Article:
This summer, Dr. Rosetta Treece will leave her position as Principal of Hopewell Valley Regional School District’s (HVRSD) Timberlane Middle School, to become the Director of Curriculum and Instruction, a position made available with the retirement of Christine Laquidara.
Dr. Treece dreamed of obtaining a college degree in education with the goal of becoming an English teacher. She attempted to put herself through college, after finishing high school, but had to stop due to financial pressures. It was not until years later, when she was a married stay-at-home mother of two children, did she begin her college journey, with the full support of her family. She began taking night classes at Bucks County Community College and, when finished, she and her youngest son started studies at The College of New Jersey. Her son attended the campus Montessori school. She graduated in 2002 with Magna Cum Laude honors.
“I’ve always looked at what I’ve done as being a role model for my kids. I’ve strived so my kids would know they could do anything,” said Dr. Treece.
The following September, Dr. Treece was hired by Trenton Public Schools to teach grades 9-12 English classes, and she later became the District’s Literacy Coach. Her role as Literacy Coach included: ensuring that writing took place across the curriculum, planning district-wide professional development days for the 1,000 plus teaching and paraprofessional staff, providing in-class support for high school teachers across content areas, and working directly with the Assistant Superintendent responsible for Curriculum and Instruction.
In 2004, she began graduate studies online with Grand Canyon University. After a full day working and after her family went to bed, she worked on the computer. In 2007, she was awarded a Master’s in Educational Leadership and Administration with high distinction. She left Trenton Public Schools in 2007 to become Vice Principal for North Burlington County Middle School and, in 2008, began doctoral work at Rowan University. After completing her dissertation on Fostering Emotional Intelligence in Adolescents, she received her Doctorate in Educational Leadership (high distinction), in 2014.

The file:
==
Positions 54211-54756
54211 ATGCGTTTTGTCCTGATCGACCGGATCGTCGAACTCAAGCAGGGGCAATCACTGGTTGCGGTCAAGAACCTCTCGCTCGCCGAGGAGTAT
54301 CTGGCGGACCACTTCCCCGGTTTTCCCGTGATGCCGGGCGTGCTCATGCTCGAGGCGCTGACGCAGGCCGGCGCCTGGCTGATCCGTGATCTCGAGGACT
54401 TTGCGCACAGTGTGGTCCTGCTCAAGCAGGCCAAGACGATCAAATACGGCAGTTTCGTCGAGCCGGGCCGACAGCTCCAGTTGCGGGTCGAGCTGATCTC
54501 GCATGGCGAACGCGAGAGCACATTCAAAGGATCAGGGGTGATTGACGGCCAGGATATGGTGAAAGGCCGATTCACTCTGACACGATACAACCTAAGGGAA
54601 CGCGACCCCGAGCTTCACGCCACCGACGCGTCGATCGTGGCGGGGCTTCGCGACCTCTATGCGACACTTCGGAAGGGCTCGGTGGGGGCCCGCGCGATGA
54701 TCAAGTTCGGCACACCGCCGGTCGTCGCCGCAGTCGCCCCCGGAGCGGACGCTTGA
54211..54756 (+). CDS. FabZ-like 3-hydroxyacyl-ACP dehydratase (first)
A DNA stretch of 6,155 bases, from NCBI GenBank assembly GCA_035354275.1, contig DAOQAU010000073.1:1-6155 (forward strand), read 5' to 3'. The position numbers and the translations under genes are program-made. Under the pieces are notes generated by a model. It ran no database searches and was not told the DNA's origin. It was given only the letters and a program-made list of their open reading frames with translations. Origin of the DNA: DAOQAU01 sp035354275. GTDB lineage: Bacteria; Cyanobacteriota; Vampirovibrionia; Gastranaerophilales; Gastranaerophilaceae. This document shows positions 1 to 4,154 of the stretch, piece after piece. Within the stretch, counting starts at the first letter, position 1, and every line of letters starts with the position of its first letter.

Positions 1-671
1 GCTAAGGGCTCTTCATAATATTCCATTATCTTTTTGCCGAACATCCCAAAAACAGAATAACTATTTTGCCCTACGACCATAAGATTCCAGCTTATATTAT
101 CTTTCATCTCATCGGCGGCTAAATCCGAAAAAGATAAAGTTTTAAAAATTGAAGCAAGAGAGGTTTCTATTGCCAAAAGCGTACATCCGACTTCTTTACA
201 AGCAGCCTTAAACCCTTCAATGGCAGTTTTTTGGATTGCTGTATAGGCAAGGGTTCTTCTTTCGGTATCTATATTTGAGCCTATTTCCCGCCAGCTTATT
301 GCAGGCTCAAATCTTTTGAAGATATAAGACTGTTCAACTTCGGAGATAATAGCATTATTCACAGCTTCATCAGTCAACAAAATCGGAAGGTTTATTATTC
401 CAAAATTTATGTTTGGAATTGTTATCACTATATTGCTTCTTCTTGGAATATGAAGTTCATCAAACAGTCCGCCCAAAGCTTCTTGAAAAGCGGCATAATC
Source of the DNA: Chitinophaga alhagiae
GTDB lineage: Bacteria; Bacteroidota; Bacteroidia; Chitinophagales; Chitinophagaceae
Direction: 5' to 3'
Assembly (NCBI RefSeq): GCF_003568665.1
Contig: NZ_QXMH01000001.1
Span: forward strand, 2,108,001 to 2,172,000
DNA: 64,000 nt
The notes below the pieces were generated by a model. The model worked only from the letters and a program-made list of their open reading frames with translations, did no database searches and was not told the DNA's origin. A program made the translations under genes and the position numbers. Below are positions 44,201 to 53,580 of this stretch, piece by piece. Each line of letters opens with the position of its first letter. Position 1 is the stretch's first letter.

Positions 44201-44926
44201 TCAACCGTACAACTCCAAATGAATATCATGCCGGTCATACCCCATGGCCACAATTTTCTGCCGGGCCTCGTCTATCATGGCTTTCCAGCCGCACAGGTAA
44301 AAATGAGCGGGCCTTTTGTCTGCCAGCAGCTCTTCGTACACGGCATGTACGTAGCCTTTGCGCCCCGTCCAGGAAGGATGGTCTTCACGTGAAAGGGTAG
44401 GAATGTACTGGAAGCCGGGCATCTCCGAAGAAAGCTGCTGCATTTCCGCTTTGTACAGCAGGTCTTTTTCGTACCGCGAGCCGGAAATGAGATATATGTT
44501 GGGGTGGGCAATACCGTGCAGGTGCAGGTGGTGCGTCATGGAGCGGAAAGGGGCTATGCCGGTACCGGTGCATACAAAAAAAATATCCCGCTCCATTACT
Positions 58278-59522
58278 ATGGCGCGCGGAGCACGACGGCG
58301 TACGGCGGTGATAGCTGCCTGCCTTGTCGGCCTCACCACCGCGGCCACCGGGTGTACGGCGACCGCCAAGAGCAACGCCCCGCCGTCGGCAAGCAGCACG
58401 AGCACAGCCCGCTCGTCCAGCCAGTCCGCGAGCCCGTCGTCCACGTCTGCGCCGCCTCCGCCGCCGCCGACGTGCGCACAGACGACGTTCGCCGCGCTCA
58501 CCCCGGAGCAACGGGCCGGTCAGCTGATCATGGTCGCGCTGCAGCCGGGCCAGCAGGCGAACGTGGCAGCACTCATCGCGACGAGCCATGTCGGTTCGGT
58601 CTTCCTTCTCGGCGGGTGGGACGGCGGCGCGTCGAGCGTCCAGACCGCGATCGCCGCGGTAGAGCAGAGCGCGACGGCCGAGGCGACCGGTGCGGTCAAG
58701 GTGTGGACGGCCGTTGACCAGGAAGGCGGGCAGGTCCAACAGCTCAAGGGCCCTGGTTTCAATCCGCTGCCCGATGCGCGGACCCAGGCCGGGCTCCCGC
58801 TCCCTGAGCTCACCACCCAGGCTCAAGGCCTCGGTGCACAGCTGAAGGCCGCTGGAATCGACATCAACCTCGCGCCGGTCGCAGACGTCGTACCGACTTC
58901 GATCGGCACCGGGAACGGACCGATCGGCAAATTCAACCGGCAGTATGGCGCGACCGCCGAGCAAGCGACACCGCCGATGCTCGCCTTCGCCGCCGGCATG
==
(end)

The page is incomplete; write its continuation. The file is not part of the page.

Dr. Treece came to Hopewell Valley Regional School District in September 2012 as Vice Principal of Timberlane Middle School and, in March 2014, became the school’s principal.
When asked what it was like being the principal of a mostly white school she said, “I’ve always been one of the few for most of my life.” Dr. Treece was a “military brat” and moved around a lot as a child.
“I grew up everywhere. I was frequently the only African-American in my class. The good thing about being a child of a parent in the military is that you learn how to adapt. I’ve always been able to code switch and fit in anywhere. I come as I am. I don’t try to be someone I’m not. It’s always worked for me and I’ve always been comfortable wherever I go because of that.”
When asked how she will approach her position she said, “My educational philosophy has never changed from the moment I’ve hit the classroom. All students are able to achieve academically. I believe you can get them there if you meet them where they are at. Their potential is limitless. I approached my classroom and later, my supervisory responsibilities the same way. The academic rigor needs to be there and we need to challenge all our students. We can do this with the right supports. Teachers need to constantly provide opportunities for students to master.”
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